Nursery age children often go to school or nursery for just part of the week and sometimes only for a morning or an afternoon, so you may teach more than one group in a day.

UK employment status





Self employed


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  • Positive attitude
  • Reflecting
  • Mediating
  • Listening
  • Verbal communication
  • Creative
  • Observation
  • Empathising
  • Developing a plan
  • Motivating others

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Foundation Apprenticeships

Choosing a Foundation Apprenticeship as one of your subjects in S5 and S6 can help you get a head start with this type of job.

You'll get an SCQF level 6 qualification (the same level as a Higher) plus valuable work placement experience and skills you can't learn in a classroom.

Interested? Find out what's on offer at your school on Apprenticeships.scot.


You would need a degree in Primary Education (SCQF level 9/10) or a Professional Graduate Diploma in Education - Primary (PGDE) (SCQF level 11 ).

To enter a BEd degree in Primary Education (SCQF level 9/10) requires National 5 qualifications and Highers at BBBB to AAABB or a relevant HNC/HND.

To enter a one-year Professional Graduate Diploma in Education - Primary (PGDE) requires an approved degree and relevant experience. The course will prepare you for teaching children in the 3-12 years age range.Entry for courses is very competitive and as a result actual entry levels are often higher than the minimum.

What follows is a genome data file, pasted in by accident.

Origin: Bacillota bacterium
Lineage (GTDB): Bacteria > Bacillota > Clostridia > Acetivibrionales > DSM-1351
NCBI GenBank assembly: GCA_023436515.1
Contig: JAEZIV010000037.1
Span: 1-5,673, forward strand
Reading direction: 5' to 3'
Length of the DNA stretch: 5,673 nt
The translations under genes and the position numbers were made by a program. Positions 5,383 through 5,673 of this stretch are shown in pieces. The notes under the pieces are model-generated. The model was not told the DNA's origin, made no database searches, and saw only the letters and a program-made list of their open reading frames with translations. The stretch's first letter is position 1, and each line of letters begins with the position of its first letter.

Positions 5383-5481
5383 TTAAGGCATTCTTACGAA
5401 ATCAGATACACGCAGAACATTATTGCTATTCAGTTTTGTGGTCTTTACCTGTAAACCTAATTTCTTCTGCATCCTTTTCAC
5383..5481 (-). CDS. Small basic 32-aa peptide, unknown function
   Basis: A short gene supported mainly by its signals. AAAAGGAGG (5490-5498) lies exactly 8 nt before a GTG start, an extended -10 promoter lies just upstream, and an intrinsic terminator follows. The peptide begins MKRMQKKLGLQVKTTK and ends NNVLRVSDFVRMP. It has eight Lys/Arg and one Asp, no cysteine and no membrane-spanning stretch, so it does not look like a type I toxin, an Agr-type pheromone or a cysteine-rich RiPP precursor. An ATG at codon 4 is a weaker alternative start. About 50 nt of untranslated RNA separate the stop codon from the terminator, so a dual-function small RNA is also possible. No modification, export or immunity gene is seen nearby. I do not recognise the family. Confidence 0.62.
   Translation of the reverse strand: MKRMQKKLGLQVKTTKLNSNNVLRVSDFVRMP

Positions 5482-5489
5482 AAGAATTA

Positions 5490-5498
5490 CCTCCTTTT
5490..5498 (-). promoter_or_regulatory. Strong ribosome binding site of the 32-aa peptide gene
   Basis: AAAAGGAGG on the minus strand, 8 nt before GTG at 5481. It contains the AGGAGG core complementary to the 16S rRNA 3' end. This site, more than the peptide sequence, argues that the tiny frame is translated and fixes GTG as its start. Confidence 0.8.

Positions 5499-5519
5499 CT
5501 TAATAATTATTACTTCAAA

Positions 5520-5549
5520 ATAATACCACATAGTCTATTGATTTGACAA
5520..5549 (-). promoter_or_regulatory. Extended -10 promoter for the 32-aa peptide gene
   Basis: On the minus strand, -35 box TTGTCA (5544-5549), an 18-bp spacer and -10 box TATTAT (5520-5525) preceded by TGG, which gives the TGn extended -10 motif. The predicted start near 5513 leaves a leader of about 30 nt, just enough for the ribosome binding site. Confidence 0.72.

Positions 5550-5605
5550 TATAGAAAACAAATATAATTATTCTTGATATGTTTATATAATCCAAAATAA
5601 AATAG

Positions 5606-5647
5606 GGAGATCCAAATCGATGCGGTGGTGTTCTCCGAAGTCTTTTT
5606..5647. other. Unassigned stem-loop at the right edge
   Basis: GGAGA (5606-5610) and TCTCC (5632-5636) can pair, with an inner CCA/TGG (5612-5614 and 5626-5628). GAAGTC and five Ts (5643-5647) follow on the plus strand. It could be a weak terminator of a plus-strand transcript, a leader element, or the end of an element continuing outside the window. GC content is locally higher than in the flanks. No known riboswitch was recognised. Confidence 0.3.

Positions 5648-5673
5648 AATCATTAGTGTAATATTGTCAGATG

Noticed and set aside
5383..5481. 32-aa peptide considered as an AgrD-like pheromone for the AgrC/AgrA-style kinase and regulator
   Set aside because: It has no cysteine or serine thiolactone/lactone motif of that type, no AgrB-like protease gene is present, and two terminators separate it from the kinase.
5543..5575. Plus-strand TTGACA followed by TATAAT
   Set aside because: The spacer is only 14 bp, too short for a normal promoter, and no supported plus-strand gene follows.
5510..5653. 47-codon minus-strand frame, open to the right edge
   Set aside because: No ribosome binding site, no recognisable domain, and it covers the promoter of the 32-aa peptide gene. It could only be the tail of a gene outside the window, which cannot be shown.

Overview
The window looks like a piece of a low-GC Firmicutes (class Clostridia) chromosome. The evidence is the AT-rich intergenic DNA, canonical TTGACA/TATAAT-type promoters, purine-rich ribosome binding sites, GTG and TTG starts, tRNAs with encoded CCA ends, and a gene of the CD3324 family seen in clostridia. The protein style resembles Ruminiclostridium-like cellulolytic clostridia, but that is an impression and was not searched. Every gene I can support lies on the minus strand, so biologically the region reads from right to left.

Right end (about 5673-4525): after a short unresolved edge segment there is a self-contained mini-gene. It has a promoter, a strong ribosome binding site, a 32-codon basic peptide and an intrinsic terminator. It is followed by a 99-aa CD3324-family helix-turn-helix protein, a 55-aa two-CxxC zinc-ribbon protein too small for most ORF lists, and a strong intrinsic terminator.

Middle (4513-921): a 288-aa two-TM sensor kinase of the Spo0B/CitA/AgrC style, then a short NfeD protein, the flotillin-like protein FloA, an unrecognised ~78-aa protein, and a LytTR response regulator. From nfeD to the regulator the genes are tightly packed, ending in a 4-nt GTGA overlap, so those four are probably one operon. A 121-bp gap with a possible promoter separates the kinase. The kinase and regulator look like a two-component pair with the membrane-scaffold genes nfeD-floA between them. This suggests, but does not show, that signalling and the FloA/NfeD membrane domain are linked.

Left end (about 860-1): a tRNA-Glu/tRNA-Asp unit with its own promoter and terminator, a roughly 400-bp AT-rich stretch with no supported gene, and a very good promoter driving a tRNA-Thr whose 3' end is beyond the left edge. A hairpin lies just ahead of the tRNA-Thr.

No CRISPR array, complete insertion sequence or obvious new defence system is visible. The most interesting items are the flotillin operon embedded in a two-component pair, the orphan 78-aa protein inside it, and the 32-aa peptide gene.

If you do not have the entry requirements for a degree course, you may be able to get into a one year Access course (SWAP) in Primary Education (SCQF level 9/10) or a Professional Graduate Diploma in Education - Primary (PGDE) (SCQF level 11).

Useful subjects

  • English (require Higher at B or above)
  • Maths (require SCQF level 5 at B or above)
  • Science subject (Biology, Chemistry or Physics)
  • Language (usually French or Spanish)
  • Social Studies subject (such as Psychology or Sociology)

While all learning can be of value in this role, subjects linked to health and wellbeing and creative development may also be expecially relevant. 

You will also need

  • To be approved for membership of the Protecting Vulnerable Groups (PVG) Scheme run by Disclosure Scotland
  • Knowledge of the education system

Once you have completed your teaching qualification if you want to teach in local council schools you must complete a probationary period to demonstrate that you meet the Standard for Full Registration of the General Teaching Council for Scotland (GTC Scotland). 

Experience of working with children/young people in a similar environment is desirable.

Helpful to have

Qualifications that show strengths in arithmetic, mathematics, reading and writing are valuable as key elements of a teacher’s job.

To specialise in nursery teaching, qualifications and experience with pre-school children.